" talún, úll agus oráiste."

Translation:A strawberry, an apple and an orange.

August 27, 2014

26 Comments


https://www.duolingo.com/profile/s0lolol

Would anyone care to go into the etymology of Strawberry here, I mean, ground juice? floor sap? Land Sugar? It seems an odd one.

August 27, 2014

https://www.duolingo.com/profile/AnLonDubhBeag

Sú also means "a red berry":

Sú talún = A ground red berry = strawberry

Sú craobh = A branch red berry = raspberry

August 27, 2014

https://www.duolingo.com/profile/lariwestside

Thank you! I was so confused when "juice" was marked wrong at the end of the sentence and was wondering where the "sú" had gone.

September 14, 2014

https://www.duolingo.com/profile/Dovyuruk

Ahhhhhh. This was like my Eureka moment.

September 21, 2014

https://www.duolingo.com/profile/CappyMcBrit

So i wasn't terribly wrong to guess 'land'

May 5, 2016

https://www.duolingo.com/profile/PoetMaudit

Ah! I finally understand now, having been confused by the fact that sú also mesns juice. It's actually very similar to Dutch, my native language, in which we call a strawberry an 'aardbei', literally meaning 'earth berry'.

January 4, 2019

https://www.duolingo.com/profile/kirbs94

Is the oxford comma not used in Irish or was the lack thereof just by preference of the author? If it is used, I think this phrase would be a little clearer as "Sú talún, úll, agus oráiste.". I got a bit confused as to why the poor strawberry was being separated from the apple and the orange! At least for the purposes of translating an unfamiliar syntax, I think it would help.

August 27, 2014

https://www.duolingo.com/profile/CoRigazio

I was wondering the same thing. See, in my native tongue (Spanish) the use of a comma AFTER the word "úll" (apple) in this sentence would be wrong. Maybe it's the same in Irish...

August 22, 2016

https://www.duolingo.com/profile/Vrixton

So... how would you say "strawberry juice" then? 'su su talun'?

September 30, 2014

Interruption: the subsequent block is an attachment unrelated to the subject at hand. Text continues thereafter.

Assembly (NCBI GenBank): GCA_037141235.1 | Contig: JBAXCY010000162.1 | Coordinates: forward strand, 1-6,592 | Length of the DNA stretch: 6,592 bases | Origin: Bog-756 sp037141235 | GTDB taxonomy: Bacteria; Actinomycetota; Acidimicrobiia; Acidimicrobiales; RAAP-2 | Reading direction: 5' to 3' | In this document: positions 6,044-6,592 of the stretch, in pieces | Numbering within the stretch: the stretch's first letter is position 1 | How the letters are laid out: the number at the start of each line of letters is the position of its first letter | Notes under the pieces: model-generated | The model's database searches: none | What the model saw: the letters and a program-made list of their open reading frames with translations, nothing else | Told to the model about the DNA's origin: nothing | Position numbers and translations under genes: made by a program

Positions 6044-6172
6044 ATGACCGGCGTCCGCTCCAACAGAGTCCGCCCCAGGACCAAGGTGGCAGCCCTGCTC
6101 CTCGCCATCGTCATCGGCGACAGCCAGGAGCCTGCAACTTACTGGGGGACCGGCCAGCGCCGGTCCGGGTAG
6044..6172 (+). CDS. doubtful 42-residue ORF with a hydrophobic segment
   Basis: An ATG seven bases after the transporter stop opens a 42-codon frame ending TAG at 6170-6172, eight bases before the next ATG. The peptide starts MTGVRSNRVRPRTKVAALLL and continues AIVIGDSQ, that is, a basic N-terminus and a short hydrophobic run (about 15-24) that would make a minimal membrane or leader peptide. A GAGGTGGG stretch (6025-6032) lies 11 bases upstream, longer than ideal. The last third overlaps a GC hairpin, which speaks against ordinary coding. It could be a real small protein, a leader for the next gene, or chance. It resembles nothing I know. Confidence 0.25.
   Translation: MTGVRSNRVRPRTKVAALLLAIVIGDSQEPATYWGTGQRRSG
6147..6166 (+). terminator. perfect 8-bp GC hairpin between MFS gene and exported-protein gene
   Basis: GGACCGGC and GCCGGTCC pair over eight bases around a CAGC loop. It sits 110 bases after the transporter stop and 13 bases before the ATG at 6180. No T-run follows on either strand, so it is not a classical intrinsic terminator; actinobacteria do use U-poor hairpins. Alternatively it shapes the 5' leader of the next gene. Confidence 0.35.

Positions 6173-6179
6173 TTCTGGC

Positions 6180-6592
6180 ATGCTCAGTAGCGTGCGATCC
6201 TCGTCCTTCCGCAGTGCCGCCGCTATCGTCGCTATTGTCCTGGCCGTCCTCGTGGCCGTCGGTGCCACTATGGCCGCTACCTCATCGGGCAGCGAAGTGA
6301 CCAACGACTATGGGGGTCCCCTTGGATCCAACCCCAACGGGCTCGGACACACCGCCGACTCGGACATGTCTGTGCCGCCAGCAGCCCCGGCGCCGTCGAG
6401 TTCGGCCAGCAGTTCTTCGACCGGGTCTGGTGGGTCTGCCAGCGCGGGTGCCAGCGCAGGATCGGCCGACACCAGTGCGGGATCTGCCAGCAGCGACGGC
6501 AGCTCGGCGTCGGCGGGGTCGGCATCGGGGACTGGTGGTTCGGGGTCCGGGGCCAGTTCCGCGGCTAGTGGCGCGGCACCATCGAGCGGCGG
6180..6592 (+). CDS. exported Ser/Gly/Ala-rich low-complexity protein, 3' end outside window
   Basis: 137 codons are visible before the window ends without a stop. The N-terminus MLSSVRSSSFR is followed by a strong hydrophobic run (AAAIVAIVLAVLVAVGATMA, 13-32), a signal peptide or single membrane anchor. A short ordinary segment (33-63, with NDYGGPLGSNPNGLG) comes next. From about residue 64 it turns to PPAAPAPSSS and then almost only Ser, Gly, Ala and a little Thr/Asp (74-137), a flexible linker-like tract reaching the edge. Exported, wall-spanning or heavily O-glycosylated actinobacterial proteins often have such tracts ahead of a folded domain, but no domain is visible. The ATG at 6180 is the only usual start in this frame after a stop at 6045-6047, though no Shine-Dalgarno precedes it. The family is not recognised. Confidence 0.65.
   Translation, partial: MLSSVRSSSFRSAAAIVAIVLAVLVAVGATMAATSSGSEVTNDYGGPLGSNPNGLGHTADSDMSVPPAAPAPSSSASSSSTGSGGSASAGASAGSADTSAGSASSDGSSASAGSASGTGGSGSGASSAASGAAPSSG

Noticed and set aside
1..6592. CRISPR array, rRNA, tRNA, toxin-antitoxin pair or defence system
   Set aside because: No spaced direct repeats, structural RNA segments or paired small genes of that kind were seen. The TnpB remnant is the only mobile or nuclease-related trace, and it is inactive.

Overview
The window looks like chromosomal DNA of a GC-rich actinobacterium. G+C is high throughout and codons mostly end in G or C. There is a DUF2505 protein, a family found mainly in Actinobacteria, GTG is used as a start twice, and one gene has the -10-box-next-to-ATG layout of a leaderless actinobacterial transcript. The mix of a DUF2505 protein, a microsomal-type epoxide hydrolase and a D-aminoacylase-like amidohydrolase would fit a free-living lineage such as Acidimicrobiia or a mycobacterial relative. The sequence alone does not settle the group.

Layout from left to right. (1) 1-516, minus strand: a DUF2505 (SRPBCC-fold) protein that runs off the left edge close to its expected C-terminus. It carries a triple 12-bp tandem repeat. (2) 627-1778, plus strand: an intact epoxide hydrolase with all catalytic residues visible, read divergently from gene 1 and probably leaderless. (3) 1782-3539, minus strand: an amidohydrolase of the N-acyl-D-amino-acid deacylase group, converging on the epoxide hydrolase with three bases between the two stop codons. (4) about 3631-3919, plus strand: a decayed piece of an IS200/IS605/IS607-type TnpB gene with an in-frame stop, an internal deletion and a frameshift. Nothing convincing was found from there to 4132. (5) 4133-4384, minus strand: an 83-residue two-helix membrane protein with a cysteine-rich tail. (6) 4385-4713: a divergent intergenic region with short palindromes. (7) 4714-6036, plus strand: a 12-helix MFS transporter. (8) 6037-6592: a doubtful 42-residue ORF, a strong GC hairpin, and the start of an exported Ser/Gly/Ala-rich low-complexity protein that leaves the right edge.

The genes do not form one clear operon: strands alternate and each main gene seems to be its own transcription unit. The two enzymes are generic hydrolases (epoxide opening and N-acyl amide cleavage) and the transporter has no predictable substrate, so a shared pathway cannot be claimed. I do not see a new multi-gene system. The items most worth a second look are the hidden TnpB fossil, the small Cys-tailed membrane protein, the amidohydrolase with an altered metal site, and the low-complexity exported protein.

https://www.duolingo.com/profile/enifish

I /think/ it would be "sú sútha talún" but that's just a guess.

October 4, 2015

https://www.duolingo.com/profile/Sean_Roy

Or maybe 'sú sú súideo.'

November 6, 2018

https://www.duolingo.com/profile/minilauren

Oxford commas should make things clearer. I found it useful here to delineate what word means what fruit versus another since strawberry in Gaeilge is two words

August 28, 2014

https://www.duolingo.com/profile/MathLing

...walk into a bar.

November 8, 2015

https://www.duolingo.com/profile/LinguDemo

This is the first time I hear of a language that uses two words for "strawberry". XD

February 4, 2016

https://www.duolingo.com/profile/MathLing

Well, so does English, in a certain sense. The main difference is that English spells it as one word.

February 5, 2016

https://www.duolingo.com/profile/LinguDemo

Yeah, I can see. I think Irish is the first language I know that officially uses 2 words for that, though. Keyword being, officially.

February 5, 2016

https://www.duolingo.com/profile/Nic228862

I suppose strawberry is just a composite of straw and berry, so not too far off two words, either? Just a quirky point: The southern German dialect of Allemanisch describes potatoes as "Earth-apples". Strawberries are "Earth-berries" in German. The words are often combined into one descriptive term but the original idea of separate words used to describe a new item remain. Off to more Irish now...

February 14, 2018

https://www.duolingo.com/profile/charles_bear

Why does strawberry have 2 words in it, and why is there not a comma after ull? Or like, maybe I'm wrong and that's just the grammar of the Irish language?... Arrggh!!! Someone just tell me?!?!?!?

December 11, 2017

https://www.duolingo.com/profile/Mikemilg

Perhaps "Sú talún" should be highlighted, rather than just "talún"?

October 25, 2014

https://www.duolingo.com/profile/blackClydesdale2

The irish translation for stawberry just confuses me, and i have learned to accept that i will probably say it wrong if i ever go to Ireland and want to have a strawberry. I know it sounds retarded, but yeah. That's how I am. Surprisingly, the rest of the language is fairly easy.

January 7, 2016

https://www.duolingo.com/profile/torowan

"The rest of the language is fairly easy"? Now that is crazy talk. :)

July 25, 2016

https://www.duolingo.com/profile/Nic228862

Easy? Wish I had your brain!

February 14, 2018

https://www.duolingo.com/profile/choobytoo

Why did the A have to be there it didn't say there was an a with the translation of Su talun.... I just don't get it.. maybe its for guessing I guess?

February 21, 2017

https://www.duolingo.com/profile/KRS27

Olann an fear an beior agus olann an bean fion

January 6, 2019

https://www.duolingo.com/profile/KRS27

Olaim an beior agus olann an bean fion

January 6, 2019

https://www.duolingo.com/profile/sophie925994

Could anyone explain why Su talun, ull agus oraiste is coming up a fair bunch?. Translation: A strawberry, an apple and an orange

March 20, 2019
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